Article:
A fearless autobiography disguised as an album, Little Oblivions is a beacon of light that demonstrates all the pain and beauty that we experience in life. Amber Frost unravels the intimate third offering from Tennessee-born singer-songwriter, Julien Baker.
Little Oblivions is an album that explores the difficulties of being alone and longing for human connection again, as well as the desire to create a place where you can disappear from the struggles of life. There’s an overall tone of nostalgia and reminiscence as Julien Baker writes about the small and seemingly mundane things she misses. Self-produced at the peak of a world crisis, Baker shows her vulnerability and her honesty at how she has dealt with the pandemic. Art allows for people to not only express their creativity but to help heal and grow. For Baker, it has become so much more than just the music. The title of the album takes its name from an interview with Cheryl Waters of KEXP, Baker states, “ultimately, the substances we use, the escapist mentalities we have, the negative coping mechanisms-these are all ways that we create tiny, little oblivions in our head because reality is difficult and painful. It just is.”
This album is a venture into a new sound world for Baker, yet by stepping away from her more stripped-back albums, she demonstrates her versatility as a musician. Tracks such as Hardline create an atmosphere reminiscent of that of a live concert. The amalgamation of electric sounds, wailing organ, and distorted guitar effects sound like something you would hear open a show to get the crowd excited. Despite the more explosive sound, the lyrics remain consistent with the theme of substance abuse, depression, and the burden of mercy. This theme continues to Faith Healer, the first single off the album. Faith Healer is dark and heavy with both its lyrics and on a sonic level. Baker sings about vices, both in the obvious and more insidious ways that they show up in the human experience.
‘There is a maturity to her sound and a new demonstration that Baker is unafraid to reflect on her darkest demons.’
The emotively cathartic sound that is often employed by Julien doesn’t go unmissed throughout the album. As the record progresses, Relative Fiction and Crying Wolf feel more like the Baker we have gotten to know on her debut album, Sprained Ankle. Yet there is a maturity to her sound and a new demonstration that Baker is unafraid to reflect on her darkest demons. Relative Fiction analyzes this reflection and parses the difference between how we perceive ourselves to be and how we really are. Each track on the album reflects on the longing to really know oneself and what it is we love and miss whilst in circumstances such as these.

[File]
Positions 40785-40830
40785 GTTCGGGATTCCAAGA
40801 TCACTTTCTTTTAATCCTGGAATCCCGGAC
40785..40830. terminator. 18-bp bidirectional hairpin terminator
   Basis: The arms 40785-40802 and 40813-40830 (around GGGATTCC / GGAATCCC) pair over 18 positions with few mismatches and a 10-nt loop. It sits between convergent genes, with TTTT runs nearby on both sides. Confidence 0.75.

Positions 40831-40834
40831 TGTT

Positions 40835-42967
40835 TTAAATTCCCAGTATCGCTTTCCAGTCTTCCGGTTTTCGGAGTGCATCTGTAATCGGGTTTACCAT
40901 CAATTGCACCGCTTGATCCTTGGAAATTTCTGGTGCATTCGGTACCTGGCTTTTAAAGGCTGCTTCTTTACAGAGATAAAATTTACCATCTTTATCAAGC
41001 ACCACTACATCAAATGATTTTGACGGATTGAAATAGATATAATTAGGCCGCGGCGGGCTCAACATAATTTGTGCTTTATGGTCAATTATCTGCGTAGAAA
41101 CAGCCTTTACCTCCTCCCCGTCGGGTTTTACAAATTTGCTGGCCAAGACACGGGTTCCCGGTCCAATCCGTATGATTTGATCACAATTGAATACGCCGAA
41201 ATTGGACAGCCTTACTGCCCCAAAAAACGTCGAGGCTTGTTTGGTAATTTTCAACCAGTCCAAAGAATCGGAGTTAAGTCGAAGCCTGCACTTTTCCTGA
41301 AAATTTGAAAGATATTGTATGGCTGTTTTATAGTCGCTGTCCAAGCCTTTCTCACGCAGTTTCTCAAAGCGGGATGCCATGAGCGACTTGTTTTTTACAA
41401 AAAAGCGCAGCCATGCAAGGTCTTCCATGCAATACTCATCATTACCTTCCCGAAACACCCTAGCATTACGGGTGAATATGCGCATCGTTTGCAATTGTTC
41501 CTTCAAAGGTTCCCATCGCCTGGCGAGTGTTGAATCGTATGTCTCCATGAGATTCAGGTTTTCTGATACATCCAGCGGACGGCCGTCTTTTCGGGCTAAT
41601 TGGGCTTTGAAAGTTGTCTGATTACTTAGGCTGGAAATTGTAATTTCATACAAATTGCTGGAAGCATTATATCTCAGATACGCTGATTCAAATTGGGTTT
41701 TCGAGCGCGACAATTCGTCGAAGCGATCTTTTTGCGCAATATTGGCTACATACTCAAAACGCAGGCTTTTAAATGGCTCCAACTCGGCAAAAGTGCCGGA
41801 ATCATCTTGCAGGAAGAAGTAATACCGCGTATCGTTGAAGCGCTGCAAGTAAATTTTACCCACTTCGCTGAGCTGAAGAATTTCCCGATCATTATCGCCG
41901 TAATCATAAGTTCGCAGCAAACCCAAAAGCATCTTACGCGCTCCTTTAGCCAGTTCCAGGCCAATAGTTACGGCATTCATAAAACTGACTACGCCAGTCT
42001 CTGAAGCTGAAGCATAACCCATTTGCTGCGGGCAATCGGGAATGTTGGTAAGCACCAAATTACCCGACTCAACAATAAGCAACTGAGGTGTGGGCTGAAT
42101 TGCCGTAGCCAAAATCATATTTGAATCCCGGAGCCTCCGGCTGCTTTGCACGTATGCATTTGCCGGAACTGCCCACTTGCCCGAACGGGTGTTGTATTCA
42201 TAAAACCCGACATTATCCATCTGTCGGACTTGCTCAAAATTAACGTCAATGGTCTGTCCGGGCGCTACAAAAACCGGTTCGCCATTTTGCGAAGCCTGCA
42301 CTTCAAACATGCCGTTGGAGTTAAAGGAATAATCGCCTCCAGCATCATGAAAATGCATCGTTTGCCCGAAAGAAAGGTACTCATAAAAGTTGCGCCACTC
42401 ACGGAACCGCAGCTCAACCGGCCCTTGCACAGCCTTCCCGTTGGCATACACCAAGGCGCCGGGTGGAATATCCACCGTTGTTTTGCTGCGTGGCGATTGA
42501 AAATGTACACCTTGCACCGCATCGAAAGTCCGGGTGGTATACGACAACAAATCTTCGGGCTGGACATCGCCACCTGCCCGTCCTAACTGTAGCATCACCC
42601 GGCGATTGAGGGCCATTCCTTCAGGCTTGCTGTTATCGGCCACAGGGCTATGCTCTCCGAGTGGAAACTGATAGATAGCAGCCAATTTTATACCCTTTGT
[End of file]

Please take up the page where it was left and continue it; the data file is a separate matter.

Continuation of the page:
The versatile musical palette of the album is further demonstrated by the track Favor, which reintroduces the devastating vocal harmonies that created the sound of Baker’s band, boygenius. Favor features backing vocals of bandmates, Phoebe Bridgers and Lucy Dacus. Dacus writes, “we sang on Favor in Nashville the same day we recorded vocals for Graceland too [Phoebe Bridgers] and a song of mine. That day had the same atmosphere as when we recorded the boygenius EP. Making music was just a natural result of being together, easy as can be but also rare in a way that feels irreplicable. I love the song for its stark but sensitive picture of friendship, what it looks like to recover from broken trust.”
Song in E swaps the acoustic guitar for piano as Baker sings a haunting lullaby addressing the excuses she made to turn to alcoholism. Repeat follows and again, addresses substance abuse and the relationship that Baker has with religion, this time the sound is less lullaby and more bittersweet. The two tracks to finish the album are Highlight Reel and Ziptie. Highlight Reel sounds exactly like its name, there are snippets of the sound that Baker showcases in her earlier albums infused with the new experimental concoction of drum machines and synthesizers. These all being Baker’s own ‘highlights’ throughout her musical career.
Ultimately, the album showcases the redeeming power of sad songs. To hear someone else battle with life and still create some kind of cathartic relief empowers all of us who are also struggling. The album provides comfort as Baker takes us on her own journey of self-destruction. Baker demonstrates that, despite life being thrown at us far too turbulently at times, there can be moments of beautiful chaos and quiet stillness, that we are still united and remain strong through it all.
Written by: Amber Frost
Edited by: Dominic Allum